• Sarah Young January 17, 2015 at 9:36 pm #

        I could not agree with you more…I find it incredibly frustrating that this disease is ignored simply because our life expectancy is fairly good. I have fought tooth and nail to extract the good from this experience, but I miss my thyroid every day. I wish you the best of luck that they give you an all-clear, and that you recover quickly. I wish I would have had a lobectomy…replacement medication seems to work so much better when there is still some thyroid remaining!

        As for my book, there is still much work to do! Three little kids and a full-time job are prolonging the process! But do let me know how you make out.

        Best,
        Sarah

      • Danielle January 21, 2015 at 8:44 am #

        I really appreciate your response, I will keep in touch about my recovery journey. Let me know if there is anything I can be a part of to raise awareness. I’d like to help. I am a stay at home mom for a while so I do have a little time on my hands. I live in Illinois, but am willing to travel to participate. They need to learn more about how they can save people’s thyroids. It’s so easy to just a give a pill to a patient, but what they don’t know until they experience it themselves is, it’s not that easy for everyone. Thanks again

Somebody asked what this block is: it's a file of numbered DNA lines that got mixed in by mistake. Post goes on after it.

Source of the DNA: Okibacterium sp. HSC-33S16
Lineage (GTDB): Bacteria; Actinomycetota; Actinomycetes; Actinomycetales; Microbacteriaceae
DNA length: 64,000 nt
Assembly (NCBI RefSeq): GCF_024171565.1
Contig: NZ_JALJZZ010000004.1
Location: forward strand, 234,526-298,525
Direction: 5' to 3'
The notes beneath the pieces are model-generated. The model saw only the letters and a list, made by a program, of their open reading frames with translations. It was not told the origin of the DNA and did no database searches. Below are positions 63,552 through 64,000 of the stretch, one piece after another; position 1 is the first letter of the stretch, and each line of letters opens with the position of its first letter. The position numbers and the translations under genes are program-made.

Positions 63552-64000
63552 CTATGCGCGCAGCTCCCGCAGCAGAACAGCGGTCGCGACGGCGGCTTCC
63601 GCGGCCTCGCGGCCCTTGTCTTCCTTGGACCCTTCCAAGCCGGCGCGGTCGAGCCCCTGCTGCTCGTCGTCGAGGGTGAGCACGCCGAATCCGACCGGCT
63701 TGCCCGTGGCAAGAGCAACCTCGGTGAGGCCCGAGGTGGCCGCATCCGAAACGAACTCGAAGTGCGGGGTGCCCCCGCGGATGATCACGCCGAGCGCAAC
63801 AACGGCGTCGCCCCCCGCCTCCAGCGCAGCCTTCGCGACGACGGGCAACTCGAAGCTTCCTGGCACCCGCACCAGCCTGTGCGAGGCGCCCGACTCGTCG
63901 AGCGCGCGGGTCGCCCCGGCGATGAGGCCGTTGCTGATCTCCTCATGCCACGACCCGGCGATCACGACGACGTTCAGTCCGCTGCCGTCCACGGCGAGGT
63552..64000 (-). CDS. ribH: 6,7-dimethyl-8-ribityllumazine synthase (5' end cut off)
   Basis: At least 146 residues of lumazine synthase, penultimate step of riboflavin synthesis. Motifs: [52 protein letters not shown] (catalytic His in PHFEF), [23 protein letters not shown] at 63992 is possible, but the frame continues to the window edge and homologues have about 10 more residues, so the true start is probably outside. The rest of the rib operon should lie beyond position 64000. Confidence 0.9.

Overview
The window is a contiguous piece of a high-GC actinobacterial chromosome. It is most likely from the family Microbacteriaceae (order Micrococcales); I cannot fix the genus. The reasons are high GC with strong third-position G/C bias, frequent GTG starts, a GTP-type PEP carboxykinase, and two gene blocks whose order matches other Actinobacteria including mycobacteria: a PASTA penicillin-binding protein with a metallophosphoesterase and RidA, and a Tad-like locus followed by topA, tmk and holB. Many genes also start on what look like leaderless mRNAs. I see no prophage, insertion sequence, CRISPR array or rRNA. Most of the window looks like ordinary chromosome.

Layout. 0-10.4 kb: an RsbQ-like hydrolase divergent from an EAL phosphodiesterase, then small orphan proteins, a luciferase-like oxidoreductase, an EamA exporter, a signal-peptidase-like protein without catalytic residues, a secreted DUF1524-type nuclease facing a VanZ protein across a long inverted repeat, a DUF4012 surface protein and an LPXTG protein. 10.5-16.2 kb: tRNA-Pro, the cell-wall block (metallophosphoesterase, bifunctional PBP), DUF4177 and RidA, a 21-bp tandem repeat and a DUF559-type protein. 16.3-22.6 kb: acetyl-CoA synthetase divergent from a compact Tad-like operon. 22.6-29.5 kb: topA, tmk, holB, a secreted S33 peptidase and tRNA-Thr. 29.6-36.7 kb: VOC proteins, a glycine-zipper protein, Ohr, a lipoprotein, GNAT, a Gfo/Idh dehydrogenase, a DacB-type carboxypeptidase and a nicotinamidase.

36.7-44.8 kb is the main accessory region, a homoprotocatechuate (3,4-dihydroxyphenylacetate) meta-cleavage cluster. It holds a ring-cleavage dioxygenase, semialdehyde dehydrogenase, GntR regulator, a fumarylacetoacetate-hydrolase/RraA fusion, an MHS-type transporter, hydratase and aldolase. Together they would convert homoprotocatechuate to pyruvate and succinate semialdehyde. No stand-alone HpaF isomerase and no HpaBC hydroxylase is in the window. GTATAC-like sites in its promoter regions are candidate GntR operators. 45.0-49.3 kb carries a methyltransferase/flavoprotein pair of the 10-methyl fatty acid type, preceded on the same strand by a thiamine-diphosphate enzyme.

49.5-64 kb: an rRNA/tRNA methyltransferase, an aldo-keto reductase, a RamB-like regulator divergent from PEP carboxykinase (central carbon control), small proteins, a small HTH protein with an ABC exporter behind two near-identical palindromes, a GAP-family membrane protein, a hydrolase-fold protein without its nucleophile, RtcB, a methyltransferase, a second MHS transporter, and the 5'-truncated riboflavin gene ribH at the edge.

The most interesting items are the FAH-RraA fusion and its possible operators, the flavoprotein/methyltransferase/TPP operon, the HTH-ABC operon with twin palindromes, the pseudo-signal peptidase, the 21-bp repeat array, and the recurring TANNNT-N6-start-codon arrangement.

5. Christine July 31, 2015 at 5:24 am #

    Sarah, so what are you taking now as far as thyroid medication?

    • Sarah Young July 31, 2015 at 7:19 am #

      I just switched to 125 mcg Tirosint/ 5 mcg Cytomel. I thought maybe since Tirosint absorbs better that maybe I might feel more normal and lose weight. I have yo-yoed up and down the same 15 pounds this past year. I am going back to 125 mcg Synthroid/ 5 mcg Cytomel, and just trying to watch my diet carefully and exercise. If it weren’t for my weight fluctuations, I would say I am doing great. That’s the last piece of my puzzle!

  6. trish October 28, 2015 at 9:51 pm #

    I have an ultrasound tomorrow (had 2 biopsies a couple of years ago, 2 benign nodules 1 non diagnostic – surgeon said it was my choice whether to take it out, the endo didn’t giveme a choice! He said he wasn’t worried about it) It’s been 3 years of trying to find a doctor to help, and I think I finally did, I am so scared it’s too late. I am scared, period.